AHRQ will offer technical assistance to CMS as it formulates recommendations for the reimbursement of assistants-at-surgery. Should CMS undertake a demonstration project to test alternative reimbursement methods, AHRQ could assist in the design and analysis of its data, in assessing how to qualify and certify assistants-at-surgery, or what outcomes they attain.

Item: Umbilical Cord blood Donation

3. House (Report 108-636) p. 122

The Committee is aware of a significant gap in information that is available to expectant mothers regarding umbilical cord blood donation. Cord blood transplants are used to treat a number of conditions, especially diseases of the blood and lymph system such as leukemia and lymphoma. The Committee encourages AHRQ to study and recommend the appropriate point in maternity care at which to provide full information on all cord blood donation options.

Action Taken or To Be Taken

The utility of umbilical cord donation has not yet been ascertained and could be an appropriate area of inquiry for an evidence report by one of AHRQ's evidence-based practice centers. In addition, AHRQ could also work with clinical researchers and practice-based research networks to ascertain evidence-based recommendations regarding the appropriate timing of maternal counseling on the options of umbilical cord donations.

Item: Study to Examine Infused Biologicals

4. House (Report 108-636) p. 122, 123

The Committee is aware of an increasing number of non-chemotherapy infused biologicals that are under FDA review or are currently available for the treatment of diseases such as multiple sclerosis. The Committee encourages AHRQ to conduct a study examining changes in the market involving infused biologicals. The report should examine issues such as changes in market demand for non-chemotherapy infused therapies, whether health care providers have adequate capacity to meet increased demand, the cost to providers for meeting increased demands, geographical variations in access and meeting demand (including availability, capacity, barriers and variations in cost to rural providers). In addition, the Committee requests that the report examine demand for infused therapies by subspecialty including but not limited to neurology, hematology and rheumatology.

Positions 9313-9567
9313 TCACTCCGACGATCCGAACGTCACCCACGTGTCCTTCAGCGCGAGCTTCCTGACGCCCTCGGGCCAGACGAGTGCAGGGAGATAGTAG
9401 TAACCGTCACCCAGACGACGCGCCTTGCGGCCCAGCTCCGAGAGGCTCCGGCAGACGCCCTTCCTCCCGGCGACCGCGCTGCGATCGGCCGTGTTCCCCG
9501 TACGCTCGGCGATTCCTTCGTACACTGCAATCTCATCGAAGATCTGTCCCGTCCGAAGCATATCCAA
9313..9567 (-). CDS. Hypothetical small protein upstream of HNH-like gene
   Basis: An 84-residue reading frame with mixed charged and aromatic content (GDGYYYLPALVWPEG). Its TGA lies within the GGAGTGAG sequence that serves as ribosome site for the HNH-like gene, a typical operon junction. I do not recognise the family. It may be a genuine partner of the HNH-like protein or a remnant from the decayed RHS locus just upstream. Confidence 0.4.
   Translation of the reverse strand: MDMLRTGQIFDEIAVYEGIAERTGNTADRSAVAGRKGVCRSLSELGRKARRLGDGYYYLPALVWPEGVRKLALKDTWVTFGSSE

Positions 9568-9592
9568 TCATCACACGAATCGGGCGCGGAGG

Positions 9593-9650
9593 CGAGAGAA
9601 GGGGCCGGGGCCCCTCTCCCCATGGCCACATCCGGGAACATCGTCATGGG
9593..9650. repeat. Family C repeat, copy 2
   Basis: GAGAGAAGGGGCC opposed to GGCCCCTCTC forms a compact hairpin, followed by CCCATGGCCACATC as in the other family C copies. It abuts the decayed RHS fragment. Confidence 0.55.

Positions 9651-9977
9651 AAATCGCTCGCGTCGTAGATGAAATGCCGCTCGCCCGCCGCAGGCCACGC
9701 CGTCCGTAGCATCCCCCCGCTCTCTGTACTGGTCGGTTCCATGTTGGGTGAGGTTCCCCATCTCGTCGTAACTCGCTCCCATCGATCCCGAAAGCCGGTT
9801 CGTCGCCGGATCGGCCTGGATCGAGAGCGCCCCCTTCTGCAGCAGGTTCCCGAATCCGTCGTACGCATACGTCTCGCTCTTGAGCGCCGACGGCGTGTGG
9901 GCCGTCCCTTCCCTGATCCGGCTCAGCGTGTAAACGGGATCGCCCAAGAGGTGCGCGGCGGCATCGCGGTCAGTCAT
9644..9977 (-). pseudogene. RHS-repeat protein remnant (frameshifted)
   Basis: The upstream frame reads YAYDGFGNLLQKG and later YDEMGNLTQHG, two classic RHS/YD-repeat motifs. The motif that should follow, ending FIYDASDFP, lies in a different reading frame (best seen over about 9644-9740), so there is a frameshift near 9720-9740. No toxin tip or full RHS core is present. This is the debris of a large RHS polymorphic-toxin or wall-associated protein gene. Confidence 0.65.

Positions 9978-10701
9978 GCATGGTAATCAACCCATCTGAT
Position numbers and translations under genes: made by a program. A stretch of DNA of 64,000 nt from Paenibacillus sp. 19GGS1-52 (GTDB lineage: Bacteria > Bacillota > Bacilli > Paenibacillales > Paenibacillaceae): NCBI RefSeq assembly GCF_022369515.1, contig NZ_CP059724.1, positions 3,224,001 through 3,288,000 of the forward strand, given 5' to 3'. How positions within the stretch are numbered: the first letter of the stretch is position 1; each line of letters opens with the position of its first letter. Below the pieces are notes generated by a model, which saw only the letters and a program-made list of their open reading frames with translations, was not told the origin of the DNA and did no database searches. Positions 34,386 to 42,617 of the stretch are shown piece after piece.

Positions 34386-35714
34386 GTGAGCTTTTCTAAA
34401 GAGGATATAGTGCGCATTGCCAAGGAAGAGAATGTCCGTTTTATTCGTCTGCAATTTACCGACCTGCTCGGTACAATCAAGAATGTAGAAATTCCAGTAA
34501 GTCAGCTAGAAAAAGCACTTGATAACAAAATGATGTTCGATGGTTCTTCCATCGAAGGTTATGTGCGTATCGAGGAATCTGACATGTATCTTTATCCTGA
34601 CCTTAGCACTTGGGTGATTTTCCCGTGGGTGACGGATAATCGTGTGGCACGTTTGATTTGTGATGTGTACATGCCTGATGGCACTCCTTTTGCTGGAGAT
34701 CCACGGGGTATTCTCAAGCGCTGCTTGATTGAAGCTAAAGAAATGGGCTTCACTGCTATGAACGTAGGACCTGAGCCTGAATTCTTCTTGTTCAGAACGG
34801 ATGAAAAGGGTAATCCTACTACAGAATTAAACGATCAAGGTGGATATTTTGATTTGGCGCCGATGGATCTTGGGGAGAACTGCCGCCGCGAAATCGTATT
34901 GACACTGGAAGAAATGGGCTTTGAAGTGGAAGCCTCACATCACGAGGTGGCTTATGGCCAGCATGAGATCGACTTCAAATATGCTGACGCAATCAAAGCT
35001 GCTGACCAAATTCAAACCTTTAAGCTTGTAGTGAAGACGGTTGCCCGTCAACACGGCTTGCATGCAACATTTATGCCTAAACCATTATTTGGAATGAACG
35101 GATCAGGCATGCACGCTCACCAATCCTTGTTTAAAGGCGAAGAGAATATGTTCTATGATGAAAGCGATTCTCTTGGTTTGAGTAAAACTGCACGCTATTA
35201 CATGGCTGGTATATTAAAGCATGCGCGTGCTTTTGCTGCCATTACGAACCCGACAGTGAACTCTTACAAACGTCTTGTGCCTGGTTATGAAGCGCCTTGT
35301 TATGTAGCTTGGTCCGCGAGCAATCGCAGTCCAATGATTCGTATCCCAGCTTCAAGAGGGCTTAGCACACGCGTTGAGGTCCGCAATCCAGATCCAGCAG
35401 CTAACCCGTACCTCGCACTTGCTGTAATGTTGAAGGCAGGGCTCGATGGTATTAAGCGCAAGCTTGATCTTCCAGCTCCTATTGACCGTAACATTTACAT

Action Taken or To Be Taken

AHRQ agrees with the Committee regarding the importance of understanding and tracking market changes related to non-chemotherapy infused biologicals, including their evolving use in the treatment of multiple sclerosis. The Agency will conduct an analysis using a database consisting of insurance claims from a commercially insured population of 5.6 million persons, which should provide information on changes in the market involving non-chemotherapy infused biologicals, capacity of health providers to meet the demand for these therapies, and cost and access to this type of care.

Item: Interactive Patient Education

5. House (Report 108-636) p. 145, 146

The Committee is aware of interactive, Web-based, user-friendly computer programs that have promise in making patients active participants and partners in decision affecting their health and healthcare. Such innovative use of information technology promises substantial advances in more fully informing and educating patients and has applications to informed consent for surgery and for clinical trials. In addition, it has potential applications to chronic disease management, organ donation, and end-of-life care decisions. The Committee encourages the Department through CMS and AHRQ to demonstrate ways in which this technology may improve the health care system.

Action Taken or To Be Taken